Google stopped forced arbitration in cases of sexual harassment and assault last year after 20,000 workers walked out to oppose how the search giant handles internal complaints.
That wasn’t enough for some of the employees, who kept pressing the company to end the practice altogether.
Google will do that on March 21, a spokeswoman said on Thursday. The company will also cease enforcing agreements that waived workers’ right to bring their claims as class actions.
Google’s decision was reported earlier by Axios.The shift is a victory for Google employees who’ve been organizing on several fronts, including workplace harassment, the treatment of contract workers and what kind of work the company does for government and military groups.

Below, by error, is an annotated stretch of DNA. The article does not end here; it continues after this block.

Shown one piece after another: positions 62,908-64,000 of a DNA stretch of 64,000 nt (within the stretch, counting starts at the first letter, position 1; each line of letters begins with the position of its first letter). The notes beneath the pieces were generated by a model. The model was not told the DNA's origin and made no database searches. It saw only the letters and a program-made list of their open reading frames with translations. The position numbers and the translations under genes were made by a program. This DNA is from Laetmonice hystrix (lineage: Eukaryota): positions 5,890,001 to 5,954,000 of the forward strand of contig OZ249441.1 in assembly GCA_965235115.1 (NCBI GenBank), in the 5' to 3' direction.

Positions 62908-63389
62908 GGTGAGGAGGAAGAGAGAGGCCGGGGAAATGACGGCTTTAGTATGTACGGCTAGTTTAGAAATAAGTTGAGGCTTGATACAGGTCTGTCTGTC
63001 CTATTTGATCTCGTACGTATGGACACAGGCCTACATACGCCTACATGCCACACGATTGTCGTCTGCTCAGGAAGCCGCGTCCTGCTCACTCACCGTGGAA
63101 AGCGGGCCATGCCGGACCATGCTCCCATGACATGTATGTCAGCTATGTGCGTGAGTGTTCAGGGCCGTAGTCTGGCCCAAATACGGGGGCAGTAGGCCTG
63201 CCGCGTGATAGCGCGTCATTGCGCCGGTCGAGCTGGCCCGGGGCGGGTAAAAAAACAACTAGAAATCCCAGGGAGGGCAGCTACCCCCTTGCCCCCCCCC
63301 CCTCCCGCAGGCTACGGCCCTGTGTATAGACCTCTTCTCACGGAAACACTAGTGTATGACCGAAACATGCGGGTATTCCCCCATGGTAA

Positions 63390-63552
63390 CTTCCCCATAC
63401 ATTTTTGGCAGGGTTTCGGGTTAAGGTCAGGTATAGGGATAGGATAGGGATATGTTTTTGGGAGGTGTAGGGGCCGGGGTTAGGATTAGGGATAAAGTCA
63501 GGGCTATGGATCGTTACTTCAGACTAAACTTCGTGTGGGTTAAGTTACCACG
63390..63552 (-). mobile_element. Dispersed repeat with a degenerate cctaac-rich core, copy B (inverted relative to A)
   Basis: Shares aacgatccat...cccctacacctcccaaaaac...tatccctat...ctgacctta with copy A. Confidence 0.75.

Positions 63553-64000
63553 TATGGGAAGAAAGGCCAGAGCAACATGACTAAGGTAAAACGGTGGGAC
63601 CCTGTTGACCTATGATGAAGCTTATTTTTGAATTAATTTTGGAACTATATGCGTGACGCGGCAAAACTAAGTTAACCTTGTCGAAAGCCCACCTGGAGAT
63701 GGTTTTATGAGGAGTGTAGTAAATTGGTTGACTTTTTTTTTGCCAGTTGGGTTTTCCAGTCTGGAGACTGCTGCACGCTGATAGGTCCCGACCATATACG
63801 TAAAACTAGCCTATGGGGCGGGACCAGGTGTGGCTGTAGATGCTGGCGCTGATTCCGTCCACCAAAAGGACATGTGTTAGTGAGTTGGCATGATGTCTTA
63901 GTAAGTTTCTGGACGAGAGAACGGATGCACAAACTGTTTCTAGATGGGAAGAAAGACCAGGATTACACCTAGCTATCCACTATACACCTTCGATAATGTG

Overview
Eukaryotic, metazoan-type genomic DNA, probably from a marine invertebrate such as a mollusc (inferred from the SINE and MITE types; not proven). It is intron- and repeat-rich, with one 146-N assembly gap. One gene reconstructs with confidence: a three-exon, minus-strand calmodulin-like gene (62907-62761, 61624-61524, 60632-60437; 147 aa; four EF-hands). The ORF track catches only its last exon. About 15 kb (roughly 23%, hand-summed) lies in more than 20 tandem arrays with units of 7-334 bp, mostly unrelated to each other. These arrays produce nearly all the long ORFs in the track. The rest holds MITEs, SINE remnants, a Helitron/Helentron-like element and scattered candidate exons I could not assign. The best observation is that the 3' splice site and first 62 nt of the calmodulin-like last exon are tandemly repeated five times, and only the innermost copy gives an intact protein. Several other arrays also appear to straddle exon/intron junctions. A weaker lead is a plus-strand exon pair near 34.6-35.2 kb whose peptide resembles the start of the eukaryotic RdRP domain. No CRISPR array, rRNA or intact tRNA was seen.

The Mountain View, California-based company won’t require third-parties that employ sub-contracted staff for Google to institute the same changes, though. About half of those in Google’s total workforce aren’t official employees of the company.
Ending forced arbitration across the board means that an employee won’t have to worry that raising issues like racial discrimination or retaliation along with sexual harassment will get their case sent to arbitration.
Allowing courtroom class actions also makes it feasible for workers to address wage and hour violations that otherwise might not be financially feasible to pursue.